Living with fear


Growing up in Chicago’s Hyde Park/Kenwood neighborhood, I lived in what was euphemistically called a “changing neighborhood (it has since changed for the better).” That meant there was a lot of crime close to us and it infiltrated into our bastion of safety. I was not allowed outside alone after dark, even to go to the neighbors house. Our neighbor was mugged in front of her house—we laughed, but nervously, that the attacker got her Bible and not her purse. I went to a high school with about 5,000 other students, and fights were common. One of the first cautions I heard was never to stop to watch  fight between two black girls because they would turn on a white girl. But there were no guns in those fights—occasionally a knife, but to my knowledge, no one died. I was close to twenty before I stayed home alone at night.

For years, Texas has been a relief. My safe place. I have always locked my doors when leaving the house untended or at night. But recently, after Jordan expressed worry about our “night walkers,” I started setting the alarm system. And more recently, I started locking the doors when I nap. (This has resulted in occasionally locking Jordan out, much to her frustration!) I am a little bit edgy all the time.

A fatal shooting near the local high school, witnessed by a friend and almost by my grandson, brings crime home to my neighborhood and larger community. While I am deeply saddened by the death of the young man—he sounds like a good kid from reports I’ve read—I am appalled by what the tragedy has revealed about gun culture in teens. And I know the local school is not an exception. (I am also upset about what it has revealed about teen pregnancy, but that’s another story.) When I said we’d be amazed to know the number of backpacks at Paschal that hid guns every day, my grandson just said, “Yeah.”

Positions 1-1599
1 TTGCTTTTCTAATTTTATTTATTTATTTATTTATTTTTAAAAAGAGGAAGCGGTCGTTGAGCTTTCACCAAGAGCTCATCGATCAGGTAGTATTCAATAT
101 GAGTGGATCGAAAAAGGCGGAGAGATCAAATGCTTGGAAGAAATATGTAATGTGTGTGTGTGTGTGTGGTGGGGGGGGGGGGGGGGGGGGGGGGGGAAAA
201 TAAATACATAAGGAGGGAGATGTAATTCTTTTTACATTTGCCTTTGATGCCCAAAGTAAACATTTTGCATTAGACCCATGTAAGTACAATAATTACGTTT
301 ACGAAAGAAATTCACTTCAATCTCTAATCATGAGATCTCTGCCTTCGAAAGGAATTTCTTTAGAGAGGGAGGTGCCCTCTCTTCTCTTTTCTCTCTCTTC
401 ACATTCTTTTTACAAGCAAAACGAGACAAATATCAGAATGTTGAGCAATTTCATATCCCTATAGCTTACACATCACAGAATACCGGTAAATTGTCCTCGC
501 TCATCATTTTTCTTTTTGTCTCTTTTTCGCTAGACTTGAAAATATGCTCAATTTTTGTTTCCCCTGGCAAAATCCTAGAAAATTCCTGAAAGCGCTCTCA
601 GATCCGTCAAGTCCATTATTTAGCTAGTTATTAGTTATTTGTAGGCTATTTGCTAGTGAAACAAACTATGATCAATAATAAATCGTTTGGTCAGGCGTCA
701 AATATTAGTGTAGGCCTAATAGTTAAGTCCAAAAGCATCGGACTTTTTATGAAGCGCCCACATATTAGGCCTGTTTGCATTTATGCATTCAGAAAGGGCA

Take it beyond our local community. When I read the daily news briefs that our local paper chooses for my information, there are always two or three shootings, many domestic. And then there are mass shooting--in the twenty-four days of 2023, there have been thirty-nine mass shootings, many more than one a day and three in one recent day. We are killing our children, our families, our neighbors. And too many of us seem unable to transfer the horrifying statistics into compassion for the victims and their families, whose lives are forever disrupted.

Why and how this situation developed has been studied and studied. Seems to me there are two factors behind it: misinterpretation of the second amendment which pairs with that illogical, defensive flap about our “Freehdoms” that conservatives (read “the base”) like to rave about. The second root cause is greed—on the part of weapons manufacturers, the NRA, and federal and state legislators who take “campaign contributions.” Have you ever checked how much your senator or representative accepted from the NRA? But identifying causes is not going to fix the problem. What to do?

I doubt giving grammar lessons to most gun owners is going to be effective, no matter that a grammatically correct (and logical) reading of the second amendment as written clearly does not authorize personal possession of firearms. Yes, education helps—about proper use and storage of guns, but effective gun control has to come from our government—federal and state. Strict law that are strictly enforced—it’s a big challenge, but it could be done. Look at gun death statistics in the US and compare to those in other “civilized” countries. We need to stop throwing up our hands in despair, saying, “It will never work in the United States,” and sending our kids off to school where they might well be slaughtered. We can make it happen, but each of us must press our representatives on the state and national level.

To start with, instead of banning books and robbing women of control over their own bodies, at risk to their health and very lives, Greg Abbott might well address the problem of gun violence in his state. He seems to ignore it’s a problem, even after Uvalde. We, his constituents, know better. It comes home to our communities.

Gun control doesn't mean taking everyone's guns away. Sport hunters can relax. But it means getting guns out of the wrong hands--and there are many of those, from teens with uncontrollable tempers to the mentally disturbed who kill for who knows why? It’s simplistic, but as a friend of mine said, “If you don’t have a gun, you find another way to solve a disagreement.”